In Herman Wouk’s novel War and Remembrance, Warren Henry shocks his Bible-reading father, the novel’s hero, by claiming that human beings are “microbes on a grain of dust...and when it’s over we’re just dead meat.” The Washington state legislature has now topped the cynical young Warren Henry by declaring that we’re useful meat, as in potential compost, such that one can legally choose to be composted after death, then used for fertilizer.
The case for composting thee and me is put in reassuring ecological terms. “There are significant environmental problems with burying…bodies,” according to state senator Jamie Pedersen, author of the human composting bill. Katrina Spade, the founder of “Recompose” (the company promoting human composting), described the process by which her firm does its grubby business as “the same process happening on the forest floor as leaf litter, chipmunks, and tree branches decompose and turn into topsoil.” Lynn Carpenter-Boggs, a Washington State University researcher who tried Ms. Spade’s process on six cadavers, told the Washington Post that “the material we had, at the end, was really lovely; I’d be happy to have it in my yard.”
There, now: Doesn’t that make you feel better?
Anyone paying attention to the churnings of American politics knows that the coastal strip of the Pacific Northwest, between Eugene, Oregon, and the northern suburbs of Seattle, is an asylum of political correctness, fueled by what a cultural anthropologist might call substitute religions. What was already the most unchurched part of the country when I lived there from 1975 to 1984 has experimented, over the past four decades, with various ultramundane religiosities—from socialism to radical feminism to gender theory to the most esoteric forms of environmentalism—often layering one mania on top of another. With human composting, this madcap exercise has now been turned inside out, demonstrating the ancient truth that the worship of false gods—in this case, Gaia, or the Earth—is a sure prescription for lethal incongruity.
In the biblical view of things, men and women, created in God’s image and likeness, have a God-given dignity that implies a responsibility to care for God’s creation, the Earth. Exercising that responsibility is a good thing here-and-now; it’s also an act of generosity toward future generations, who should inherit the Earth as a garden to cultivate, not a garbage dump to manage. But if men and women are, in the final analysis, compost—“a cubic yard of soil,” as Ms. Spade told the Post—why should we possess a unique dignity? Why should we bear any special responsibility to treat the Earth and other living creatures well? If we’re just compost-waiting-to-happen, why should we treat nature with respect?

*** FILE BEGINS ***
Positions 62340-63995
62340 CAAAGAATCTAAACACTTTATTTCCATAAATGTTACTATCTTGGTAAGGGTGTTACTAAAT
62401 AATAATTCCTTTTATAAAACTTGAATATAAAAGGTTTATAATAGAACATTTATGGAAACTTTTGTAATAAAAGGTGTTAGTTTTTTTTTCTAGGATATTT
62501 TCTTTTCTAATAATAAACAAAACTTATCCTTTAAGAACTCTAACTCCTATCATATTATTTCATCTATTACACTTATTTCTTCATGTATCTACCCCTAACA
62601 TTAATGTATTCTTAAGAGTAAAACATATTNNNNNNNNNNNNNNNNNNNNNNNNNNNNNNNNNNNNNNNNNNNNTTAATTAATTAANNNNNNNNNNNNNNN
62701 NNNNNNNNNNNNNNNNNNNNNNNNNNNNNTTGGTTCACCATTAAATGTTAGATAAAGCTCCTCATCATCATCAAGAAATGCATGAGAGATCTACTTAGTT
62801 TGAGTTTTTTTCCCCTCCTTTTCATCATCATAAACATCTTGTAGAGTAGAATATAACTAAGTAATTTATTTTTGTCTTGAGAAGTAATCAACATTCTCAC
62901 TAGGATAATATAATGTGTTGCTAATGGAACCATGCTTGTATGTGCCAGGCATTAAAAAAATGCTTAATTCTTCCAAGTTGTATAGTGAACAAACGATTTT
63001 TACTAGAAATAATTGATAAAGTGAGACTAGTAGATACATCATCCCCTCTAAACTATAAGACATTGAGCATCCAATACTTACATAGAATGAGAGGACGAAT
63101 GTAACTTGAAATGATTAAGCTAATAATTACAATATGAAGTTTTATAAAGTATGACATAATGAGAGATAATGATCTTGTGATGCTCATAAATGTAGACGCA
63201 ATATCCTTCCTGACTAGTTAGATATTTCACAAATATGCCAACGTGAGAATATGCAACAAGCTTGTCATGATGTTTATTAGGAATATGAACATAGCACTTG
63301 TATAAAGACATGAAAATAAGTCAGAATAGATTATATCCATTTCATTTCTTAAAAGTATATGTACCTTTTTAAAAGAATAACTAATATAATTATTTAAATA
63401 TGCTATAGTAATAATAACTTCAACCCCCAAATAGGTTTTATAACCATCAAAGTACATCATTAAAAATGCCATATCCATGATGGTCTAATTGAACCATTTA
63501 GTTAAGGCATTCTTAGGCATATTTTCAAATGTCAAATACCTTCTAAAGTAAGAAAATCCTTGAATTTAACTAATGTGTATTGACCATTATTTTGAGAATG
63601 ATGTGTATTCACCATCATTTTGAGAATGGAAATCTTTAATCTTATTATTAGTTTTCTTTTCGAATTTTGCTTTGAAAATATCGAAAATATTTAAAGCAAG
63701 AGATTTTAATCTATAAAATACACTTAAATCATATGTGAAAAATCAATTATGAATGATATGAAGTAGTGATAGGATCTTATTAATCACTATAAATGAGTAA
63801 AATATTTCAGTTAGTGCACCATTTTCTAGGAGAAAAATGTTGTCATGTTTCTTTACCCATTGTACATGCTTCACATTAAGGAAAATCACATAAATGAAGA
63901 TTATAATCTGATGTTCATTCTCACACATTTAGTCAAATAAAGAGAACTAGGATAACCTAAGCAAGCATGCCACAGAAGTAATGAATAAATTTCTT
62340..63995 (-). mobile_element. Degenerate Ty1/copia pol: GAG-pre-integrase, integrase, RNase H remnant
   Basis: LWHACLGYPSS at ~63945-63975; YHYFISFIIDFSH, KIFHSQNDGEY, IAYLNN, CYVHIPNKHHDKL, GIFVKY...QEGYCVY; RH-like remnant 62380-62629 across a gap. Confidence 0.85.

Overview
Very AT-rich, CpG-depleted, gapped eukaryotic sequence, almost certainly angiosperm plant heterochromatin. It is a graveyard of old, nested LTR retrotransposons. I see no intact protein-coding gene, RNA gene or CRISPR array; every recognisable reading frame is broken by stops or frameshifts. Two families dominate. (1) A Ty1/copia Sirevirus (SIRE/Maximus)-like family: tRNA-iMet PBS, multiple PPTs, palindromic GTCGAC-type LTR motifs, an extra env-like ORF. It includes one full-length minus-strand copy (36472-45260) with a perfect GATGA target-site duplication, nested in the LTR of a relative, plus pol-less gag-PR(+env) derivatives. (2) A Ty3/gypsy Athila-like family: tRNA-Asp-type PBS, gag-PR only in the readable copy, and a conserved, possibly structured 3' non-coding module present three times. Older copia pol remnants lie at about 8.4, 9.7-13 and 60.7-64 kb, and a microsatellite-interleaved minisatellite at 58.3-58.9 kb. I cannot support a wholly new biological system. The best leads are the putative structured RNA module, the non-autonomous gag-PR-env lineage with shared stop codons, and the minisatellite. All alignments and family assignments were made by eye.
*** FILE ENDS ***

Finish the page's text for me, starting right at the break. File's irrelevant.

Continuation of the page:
If human beings have no special dignity within creation, then we have no special responsibility for creation. By declaring us proto-fertilizer, the human composters implicitly deny our innate and distinctive spiritual qualities—our ability to reason and to choose, to love, to sacrifice, to act altruistically and to rise above self-indulgence and violence. Logically, then, don’t the human composters undercut their own case for the care of the Earth and its creatures? Radical environmentalism in the form of human composting leads to an ecological nihilism antithetical to the moral case for “sustainability.”
Turning each other into compost also vitiates the ancient human instinct to create special places for the dead, where loved ones may be visited and their memory honored. To gut that instinct by composting relatives and friends for use in Lynn Carpenter-Boggs’s yard suggests that the bonds of love, friendship, and community that exist in life aren’t really significant: If we’re just fertilizer, why should we be valued in life and cherished in death?
It’s long been obvious that certain forms of radical environmentalism are an ersatz religion, with an ersatz sacred text (Rachel Carson’s Silent Spring), ersatz sacraments (those multiple recycling bins), an ersatz Satan (Big Oil), an ersatz theology of the Kingdom (the aforementioned “sustainability”), and an ersatz moral theology (using plastic straws being the latest example of an eco-mortal sin). It was only a matter of time before this ersatz religion’s false anthropology and cosmology—its denial of the unique status of human beings in a natural order that’s created, not accidental—would lead to the grotesque. With human composting, gussied up as a matter of ecological responsibility, the grotesque has most assuredly arrived.
George Weigel is Distinguished Senior Fellow of Washington, D.C.’s Ethics and Public Policy Center, where he holds the William E. Simon Chair in Catholic Studies.
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